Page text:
Davos 2019: what to watch for at the World Economic Forum


Conference begins amid political and economic storms as some world leaders choose to stay away

A sniper stands guard over the Swiss ski resort of Davos

The usual mix of political bigwigs and business heavyweights have descended on the tiny Swiss ski resort of Davos for the start of the World Economic Forum.

Yet amid a perfect storm of trade wars, government shutdowns, Brexit chaos, volatile markets and fears of a new global recession, this year’s theme of Globalism 4.0 seems oddly out of touch with the wave of populism and economic nationalism sweeping the world.

“The uncertainties are vast,” says Ilaria Maselli for CNN Business.

In a new survey of more than 800 global CEOs by The Conference Board, corporate leaders ranked the risk of a recession as their number one external concern for 2019.

“Global political instability and trade disruptions came in as runner-ups. They also have little faith in the traditional levers of power — policy and political institutions — containing the external turbulence,” says Madelli.

A separate survey from audit giant PwC has further added to the gloom in Davos. It shows the share of chief executives who think the global economy will slow over the next year has jumped to nearly 30% from 5% in 2018.

Back in Davos for #WEF2019. Like last year, it’s cold. However, compared to last year, the mood is a lot more pessimistic. Here is what’s on the minds of global business leaders: https://t.co/xlboZ0pJXH

— Ivana Kottasov� (@IvanaKottasova) January 21, 2019

The World Economic Forum is well-known for its high-powered guest list and this year’s attendees include German Chancellor Angela Merkel, Japanese Prime Minister Shinzo Abe, Brazil’s new President Jair Bolsonaro, Israeli Premier Benjamin Netanyahu, Bill Gates and world wide web inventor Sir Tim Berners-Lee.

But there are some high-profile absences.

Amid the backdrop of a slowing Chinese economy, President Xi Jinping has decided against attending. It means neither leader of the world’s two largest economies will be present after Donald Trump cancelled plans for a US delegation to attend this year due to the ongoing government shutdown.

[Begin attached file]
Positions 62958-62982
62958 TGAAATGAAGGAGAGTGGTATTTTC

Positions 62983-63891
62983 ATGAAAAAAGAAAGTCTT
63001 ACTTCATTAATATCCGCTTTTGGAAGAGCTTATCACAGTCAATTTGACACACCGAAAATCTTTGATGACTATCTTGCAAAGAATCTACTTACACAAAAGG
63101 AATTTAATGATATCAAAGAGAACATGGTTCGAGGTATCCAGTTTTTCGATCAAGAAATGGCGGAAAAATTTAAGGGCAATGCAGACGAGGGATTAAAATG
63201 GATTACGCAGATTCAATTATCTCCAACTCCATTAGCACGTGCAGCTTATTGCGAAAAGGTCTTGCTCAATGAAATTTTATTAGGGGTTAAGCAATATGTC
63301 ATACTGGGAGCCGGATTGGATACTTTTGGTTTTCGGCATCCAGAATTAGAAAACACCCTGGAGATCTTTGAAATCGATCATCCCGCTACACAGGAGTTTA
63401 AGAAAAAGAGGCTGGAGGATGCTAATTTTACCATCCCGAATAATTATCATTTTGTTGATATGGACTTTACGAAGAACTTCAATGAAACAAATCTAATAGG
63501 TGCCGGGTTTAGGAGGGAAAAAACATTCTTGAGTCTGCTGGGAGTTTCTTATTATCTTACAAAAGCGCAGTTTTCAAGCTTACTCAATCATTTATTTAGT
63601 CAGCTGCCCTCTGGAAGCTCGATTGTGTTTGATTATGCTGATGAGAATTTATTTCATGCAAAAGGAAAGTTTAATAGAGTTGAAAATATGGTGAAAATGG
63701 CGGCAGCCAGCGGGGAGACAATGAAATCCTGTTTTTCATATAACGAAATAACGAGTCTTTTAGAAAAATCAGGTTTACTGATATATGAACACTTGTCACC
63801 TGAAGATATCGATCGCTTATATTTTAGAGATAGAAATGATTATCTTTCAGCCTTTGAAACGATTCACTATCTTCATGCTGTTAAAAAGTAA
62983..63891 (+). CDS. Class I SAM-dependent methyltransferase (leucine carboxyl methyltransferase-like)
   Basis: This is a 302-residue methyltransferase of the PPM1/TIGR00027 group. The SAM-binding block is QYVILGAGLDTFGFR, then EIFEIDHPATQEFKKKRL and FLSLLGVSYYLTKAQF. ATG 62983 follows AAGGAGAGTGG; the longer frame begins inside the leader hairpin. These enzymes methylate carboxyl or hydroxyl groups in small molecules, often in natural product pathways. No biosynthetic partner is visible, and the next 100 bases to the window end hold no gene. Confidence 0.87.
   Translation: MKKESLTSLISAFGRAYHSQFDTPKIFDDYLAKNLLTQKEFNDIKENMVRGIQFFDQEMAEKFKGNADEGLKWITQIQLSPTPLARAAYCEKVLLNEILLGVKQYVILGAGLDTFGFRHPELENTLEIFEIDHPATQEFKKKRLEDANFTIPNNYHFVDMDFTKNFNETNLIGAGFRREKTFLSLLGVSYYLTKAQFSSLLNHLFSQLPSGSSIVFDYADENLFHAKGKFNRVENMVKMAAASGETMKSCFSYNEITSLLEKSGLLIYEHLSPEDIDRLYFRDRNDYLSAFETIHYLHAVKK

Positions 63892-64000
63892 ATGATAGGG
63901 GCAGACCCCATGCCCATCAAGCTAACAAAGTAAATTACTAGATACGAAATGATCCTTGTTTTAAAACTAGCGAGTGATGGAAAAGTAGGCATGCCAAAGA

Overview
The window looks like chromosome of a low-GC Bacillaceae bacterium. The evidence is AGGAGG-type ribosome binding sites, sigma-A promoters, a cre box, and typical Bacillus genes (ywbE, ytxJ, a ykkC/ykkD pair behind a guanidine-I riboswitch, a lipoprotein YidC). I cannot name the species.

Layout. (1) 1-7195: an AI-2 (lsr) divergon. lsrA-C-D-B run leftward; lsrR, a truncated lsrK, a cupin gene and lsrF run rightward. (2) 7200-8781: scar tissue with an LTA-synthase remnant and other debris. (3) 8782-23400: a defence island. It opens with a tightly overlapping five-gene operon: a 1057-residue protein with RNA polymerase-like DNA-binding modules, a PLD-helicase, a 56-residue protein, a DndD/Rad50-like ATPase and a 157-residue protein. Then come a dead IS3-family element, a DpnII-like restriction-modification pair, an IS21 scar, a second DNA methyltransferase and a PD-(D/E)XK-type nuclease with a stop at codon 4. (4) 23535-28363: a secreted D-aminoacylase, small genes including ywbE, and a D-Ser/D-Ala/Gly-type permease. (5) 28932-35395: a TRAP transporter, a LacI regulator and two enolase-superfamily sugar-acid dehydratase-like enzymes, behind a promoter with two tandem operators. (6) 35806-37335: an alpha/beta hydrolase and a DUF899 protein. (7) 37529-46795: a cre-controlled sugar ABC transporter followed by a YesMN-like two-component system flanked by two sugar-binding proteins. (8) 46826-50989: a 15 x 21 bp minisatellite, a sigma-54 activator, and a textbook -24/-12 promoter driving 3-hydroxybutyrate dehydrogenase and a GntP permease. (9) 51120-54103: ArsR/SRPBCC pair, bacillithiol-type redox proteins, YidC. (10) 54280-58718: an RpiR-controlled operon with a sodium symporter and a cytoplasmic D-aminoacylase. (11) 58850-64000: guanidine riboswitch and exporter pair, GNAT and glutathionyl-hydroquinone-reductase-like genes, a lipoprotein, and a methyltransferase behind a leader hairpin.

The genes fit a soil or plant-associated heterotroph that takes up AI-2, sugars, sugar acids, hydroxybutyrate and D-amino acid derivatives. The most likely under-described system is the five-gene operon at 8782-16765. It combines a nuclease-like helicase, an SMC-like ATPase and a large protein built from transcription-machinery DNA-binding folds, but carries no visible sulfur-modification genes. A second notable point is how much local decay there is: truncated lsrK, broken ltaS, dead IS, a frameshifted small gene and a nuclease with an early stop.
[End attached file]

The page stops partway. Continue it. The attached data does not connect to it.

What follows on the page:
They join French President Emmanuel Macron and Theresa May, both of whom are facing domestic turmoil, in shunning the event.

Saudi Arabia’s Energy Minister Khalid Al-Falih has also dropped out at the last minute, joining the long list of notable no shows.

Just about to start the #WEF19 in Davos. This year the US, U.K. and French governments have dropped out. As a result, the ratio of dictatorships to democracies in Davos is now seriously skewed towards the bad guys pic.twitter.com/08FqCSGLS5

— Bill Browder (@Billbrowder) January 22, 2019

For those who do attend, a major theme this week will be environmental challenges.

In contrast to most business surveys, the World Economic Forum’s global risk report has identified the failure to mitigate climate change as top of the list of dangers facing the world economy.

Addressing the opening day of the summit, Sir David Attenborough told attendees that the worlds of business and politics should “get on with the practical solutions” needed to prevent environmental damage.

But as The Guardian points out, that hasn’t stopped world leaders from choosing private jets as their means of transportation.

Experts say up to 1,500 private planes will fly to and from the Swiss ski resort over the course of the summit – a record for the week and hardly in keeping with its green agenda.



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